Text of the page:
Most of us who are licensed drivers have already had our share of driving lessons. But we are now going to go over a very different kind of driving lesson that many people rarely think of. When traffic accidents happen, some of us mistakenly focus on who was at fault. Figuring out who was at fault is the job of law enforcement officials and insurance investigators. What’s far more important for the rest of us is remember that a good driving lesson would be to focus on whether or not this accident could have been prevented? Many times, we can avoid accidents just by putting ourselves in the other driver’s shoes. Think about what the other driver might do if you make a certain maneuver. Your actions may cause that other driver to do something really dangerous to both of you. I’ll show you what I mean.
A few days ago I was riding to a grocery store with a friend. I was sitting in the right front seat of his car. The parking lot of the store we were going to had two entrances about 100 feet apart. There was a car waiting to come out of the first entrance. We were going to turn right into the second entrance. My friend turned on his turn signal about 150 feet from the second entrance. Suddenly, the car that was waiting to come out of the first entrance, jumped out in front of our car causing my friend to slam on the brakes. Yes, he was able to stop in time. After collecting himself and mumbling a few choice words, my friend asked me “what in the world was wrong with that person?” I told him that person probably saw your right turn signal flashing and probably thought you were going to turn right into the first entrance so he decided to come on out.
If an accident occurred as a result of this incident, the guy driving the other car probably would have gotten a ticket for failure to yield to oncoming traffic. But the truth of the matter is that both drivers could have avoided the situation. My friend should not have turned on his turn signal until he passed that first entrance. That way he would not have given the other driver the impression that he was going to turn into the first entrance. He should have thought about what that other driver might do if I turn on my turn signals while approaching the first entrance. If he had considered this, he would have waited until he past the first entrance.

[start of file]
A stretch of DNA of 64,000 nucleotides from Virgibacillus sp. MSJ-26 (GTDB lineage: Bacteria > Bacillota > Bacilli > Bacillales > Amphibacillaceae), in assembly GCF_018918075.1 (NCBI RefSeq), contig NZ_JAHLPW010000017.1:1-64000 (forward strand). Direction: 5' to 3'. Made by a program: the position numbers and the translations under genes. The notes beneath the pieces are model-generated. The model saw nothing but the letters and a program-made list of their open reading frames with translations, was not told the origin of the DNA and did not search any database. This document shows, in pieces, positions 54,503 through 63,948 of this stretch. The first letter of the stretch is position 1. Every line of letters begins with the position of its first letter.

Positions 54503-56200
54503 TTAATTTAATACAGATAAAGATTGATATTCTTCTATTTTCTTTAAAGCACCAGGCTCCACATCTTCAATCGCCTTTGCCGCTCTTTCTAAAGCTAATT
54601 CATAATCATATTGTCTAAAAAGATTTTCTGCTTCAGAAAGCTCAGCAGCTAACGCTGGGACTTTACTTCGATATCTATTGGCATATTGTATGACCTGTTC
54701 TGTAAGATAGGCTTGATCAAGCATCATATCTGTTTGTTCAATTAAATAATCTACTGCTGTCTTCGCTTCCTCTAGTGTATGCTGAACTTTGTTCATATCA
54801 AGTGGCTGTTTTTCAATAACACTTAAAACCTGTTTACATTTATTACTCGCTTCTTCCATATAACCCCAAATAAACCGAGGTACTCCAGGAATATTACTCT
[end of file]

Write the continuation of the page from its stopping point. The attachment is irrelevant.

On the other hand, the driver of the other car should not have taken for granite my friend would turn right into the first entrance. A key point and a good driving lesson to remember is that turn signals never make cars turn. He should have waited to see if my friend was really going to turn right into that first entrance. He should have thought “maybe my friend doesn’t know that his turn signals are on and that maybe he’s not going to turn at all!”
The moral of the story is to use turn signals wisely. This driving lesson emphasizes that the improper use of turn signals can cause accidents. Safe driving is a skill that must be learned and practiced. Many accidents can be avoided by simply thinking about what other drivers might do, learning other safe driving skills and putting them into practice in your everyday driving. Accident-free driving can become a habit and a lifestyle. To learn more free driving lessons, visit our website Accident-Free Driving.